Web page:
College seems like an ideal time to pursue the doctrine of forsaking the things of the world in order to lay up treasures in heaven, i.e. intelligence, spirituality, etc. Things the arts tend towards in some ways that other pursuits don’t as much.

    I seem to recall gospel statements about financial prosperity ranging from having “sufficient for our needs” to not having more than one change of clothing. There are other promised blessings for those who follow Christ before the world, including the more than a hundredfold of the things of the earth that they sought, but those are just that – blessings made conditional on our not seeking those things to begin with.

    I’m not saying the arts are the better choice, I’m just saying they’re not a lesser one.

  10. I was initially majoring in arts, but had to drop out of school for family reasons. When I went back, I majored in business (my minor previously) because I couldn’t find an arts program that was conducive to my situation. I also realized that, though I wanted a career in the arts, many people who fail in such careers do so through a lack of knowledge about how to sell their art than a lack of artistic competency. I determined to study the artistic elements independently, and get a formal training in business to increase my ability to make my chosen calling financially viable.

    Looking back, I hated studying business. There were some disciplines I enjoyed, but all in all I grew perpetually more sick in myself over the inherent antagonism between the way the business world works and the principles of the Gospel. I know some people can do it, but I’m not good at having separate lives for work, church, and home. I think the Lord can turn the workings of the world to his purposes, including the economic workings, but I don’t think those workings are of his design. And the study wasn’t what was close to my heart.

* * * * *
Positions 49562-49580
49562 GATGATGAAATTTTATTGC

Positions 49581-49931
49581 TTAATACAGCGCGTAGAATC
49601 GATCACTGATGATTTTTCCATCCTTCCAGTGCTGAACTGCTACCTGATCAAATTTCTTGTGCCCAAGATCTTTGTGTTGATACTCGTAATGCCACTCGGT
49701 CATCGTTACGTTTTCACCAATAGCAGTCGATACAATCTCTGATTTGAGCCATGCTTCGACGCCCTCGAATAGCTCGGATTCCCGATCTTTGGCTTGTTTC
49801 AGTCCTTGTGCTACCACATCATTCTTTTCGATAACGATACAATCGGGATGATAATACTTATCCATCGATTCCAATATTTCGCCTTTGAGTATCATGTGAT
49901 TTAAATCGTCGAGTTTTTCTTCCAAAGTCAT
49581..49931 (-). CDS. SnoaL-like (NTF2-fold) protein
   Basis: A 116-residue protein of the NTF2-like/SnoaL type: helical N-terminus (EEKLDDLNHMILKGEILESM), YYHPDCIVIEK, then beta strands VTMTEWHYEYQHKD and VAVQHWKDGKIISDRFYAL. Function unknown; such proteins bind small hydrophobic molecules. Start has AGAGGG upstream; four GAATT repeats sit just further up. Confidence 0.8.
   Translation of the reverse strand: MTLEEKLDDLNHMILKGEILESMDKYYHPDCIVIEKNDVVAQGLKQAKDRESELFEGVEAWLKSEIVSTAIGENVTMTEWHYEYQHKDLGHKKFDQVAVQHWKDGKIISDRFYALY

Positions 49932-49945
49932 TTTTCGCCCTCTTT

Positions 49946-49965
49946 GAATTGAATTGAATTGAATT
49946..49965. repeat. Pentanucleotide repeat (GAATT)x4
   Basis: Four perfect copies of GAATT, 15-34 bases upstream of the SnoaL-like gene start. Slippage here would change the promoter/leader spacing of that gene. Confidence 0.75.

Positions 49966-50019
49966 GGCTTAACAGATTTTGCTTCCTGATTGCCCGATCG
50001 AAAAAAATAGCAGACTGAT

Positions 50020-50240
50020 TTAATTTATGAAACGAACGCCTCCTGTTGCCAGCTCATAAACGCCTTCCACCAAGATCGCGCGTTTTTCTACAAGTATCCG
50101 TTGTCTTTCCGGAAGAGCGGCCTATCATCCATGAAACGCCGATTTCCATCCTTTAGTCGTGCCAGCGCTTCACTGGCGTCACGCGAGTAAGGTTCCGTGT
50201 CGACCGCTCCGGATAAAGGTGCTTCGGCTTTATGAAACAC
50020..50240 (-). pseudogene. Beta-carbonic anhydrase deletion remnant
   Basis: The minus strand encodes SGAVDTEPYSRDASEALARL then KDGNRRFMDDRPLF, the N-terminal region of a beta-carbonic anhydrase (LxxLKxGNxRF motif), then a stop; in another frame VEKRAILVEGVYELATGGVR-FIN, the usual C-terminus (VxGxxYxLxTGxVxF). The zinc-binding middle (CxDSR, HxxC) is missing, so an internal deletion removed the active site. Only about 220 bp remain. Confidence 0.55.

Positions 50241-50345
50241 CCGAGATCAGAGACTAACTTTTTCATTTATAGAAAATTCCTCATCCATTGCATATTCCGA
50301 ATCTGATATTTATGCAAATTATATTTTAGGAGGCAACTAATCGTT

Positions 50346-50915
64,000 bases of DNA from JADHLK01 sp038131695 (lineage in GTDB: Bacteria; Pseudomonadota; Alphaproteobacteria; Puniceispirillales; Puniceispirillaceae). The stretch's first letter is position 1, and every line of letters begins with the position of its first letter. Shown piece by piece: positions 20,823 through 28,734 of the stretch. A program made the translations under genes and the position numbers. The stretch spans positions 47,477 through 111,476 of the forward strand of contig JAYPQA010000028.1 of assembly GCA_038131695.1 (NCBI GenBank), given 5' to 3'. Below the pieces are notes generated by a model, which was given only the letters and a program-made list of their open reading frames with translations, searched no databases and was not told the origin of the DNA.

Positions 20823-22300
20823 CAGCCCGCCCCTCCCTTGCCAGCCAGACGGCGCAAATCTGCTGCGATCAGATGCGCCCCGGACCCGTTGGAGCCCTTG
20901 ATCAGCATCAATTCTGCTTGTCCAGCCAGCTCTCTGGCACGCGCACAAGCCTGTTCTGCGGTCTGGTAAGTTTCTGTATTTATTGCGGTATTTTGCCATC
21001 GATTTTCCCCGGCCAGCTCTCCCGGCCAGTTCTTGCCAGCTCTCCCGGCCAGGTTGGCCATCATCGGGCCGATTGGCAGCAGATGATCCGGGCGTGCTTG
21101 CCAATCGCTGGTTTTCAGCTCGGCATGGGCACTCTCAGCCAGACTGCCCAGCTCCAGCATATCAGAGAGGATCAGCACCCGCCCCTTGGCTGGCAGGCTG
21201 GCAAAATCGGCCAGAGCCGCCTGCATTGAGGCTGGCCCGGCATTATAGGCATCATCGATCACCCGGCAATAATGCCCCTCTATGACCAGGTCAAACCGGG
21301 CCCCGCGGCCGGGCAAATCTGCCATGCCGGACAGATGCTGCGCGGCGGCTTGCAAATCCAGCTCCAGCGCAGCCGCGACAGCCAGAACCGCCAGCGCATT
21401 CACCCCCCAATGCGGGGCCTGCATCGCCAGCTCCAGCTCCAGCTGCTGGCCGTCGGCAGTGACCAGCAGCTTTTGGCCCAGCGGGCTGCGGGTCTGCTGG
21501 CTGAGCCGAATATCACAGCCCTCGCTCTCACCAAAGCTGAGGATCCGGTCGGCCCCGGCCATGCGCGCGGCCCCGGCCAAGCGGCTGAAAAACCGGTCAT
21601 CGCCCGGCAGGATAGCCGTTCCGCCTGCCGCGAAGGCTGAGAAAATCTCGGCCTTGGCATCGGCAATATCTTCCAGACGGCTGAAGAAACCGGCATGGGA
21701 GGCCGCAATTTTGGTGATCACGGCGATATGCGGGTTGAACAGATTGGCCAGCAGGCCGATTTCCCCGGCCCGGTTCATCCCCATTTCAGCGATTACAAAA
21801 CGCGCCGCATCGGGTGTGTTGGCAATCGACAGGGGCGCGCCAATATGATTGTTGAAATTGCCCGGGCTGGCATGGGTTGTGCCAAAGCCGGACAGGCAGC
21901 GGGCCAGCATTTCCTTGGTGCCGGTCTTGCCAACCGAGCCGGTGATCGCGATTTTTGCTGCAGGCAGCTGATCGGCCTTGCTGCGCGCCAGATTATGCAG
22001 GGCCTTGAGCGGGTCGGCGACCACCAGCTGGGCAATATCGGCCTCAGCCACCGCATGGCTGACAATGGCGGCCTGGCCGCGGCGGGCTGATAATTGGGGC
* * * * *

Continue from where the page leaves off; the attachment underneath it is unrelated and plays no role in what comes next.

Further, since graduation I have had more career options open to me through my artistic abilities than through my academic credentials.

    I often look back and wonder what my life would have been like if I had chosen to go to film school or some media arts program instead of getting a business degree. It’s useless speculation. I can’t know anything about it. But in spite of how much I hated it, I’m glad I did it the way I did. I learned things they didn’t teach me – things that have shaped how I am approaching things now.

  11. Arts are a very good way to explore ones identity, as well as to express oneself in ways that words fail. a majority of art programs do not adequately prepare the artist for the business side of things, which plays into the myth of the starving artist.

    Show me a church meetinghouse with no art hanging in the foyer or halls, show me a general authority whose home does not have even one picture hanging from its walls.. Maybe then I’ll consider art to be a worthless, selfish profession. Maybe we should close the BYU art museum and send all those silly Carl Bloch paintings back. Until then I will go on appreciating and creating art.

  12. In a previous ward, a high council speaker told the congregation that pursuing a degree in the arts is a selfish decision, and he counseled the youth and young adults to pursue a useful, financially secure discipline instead.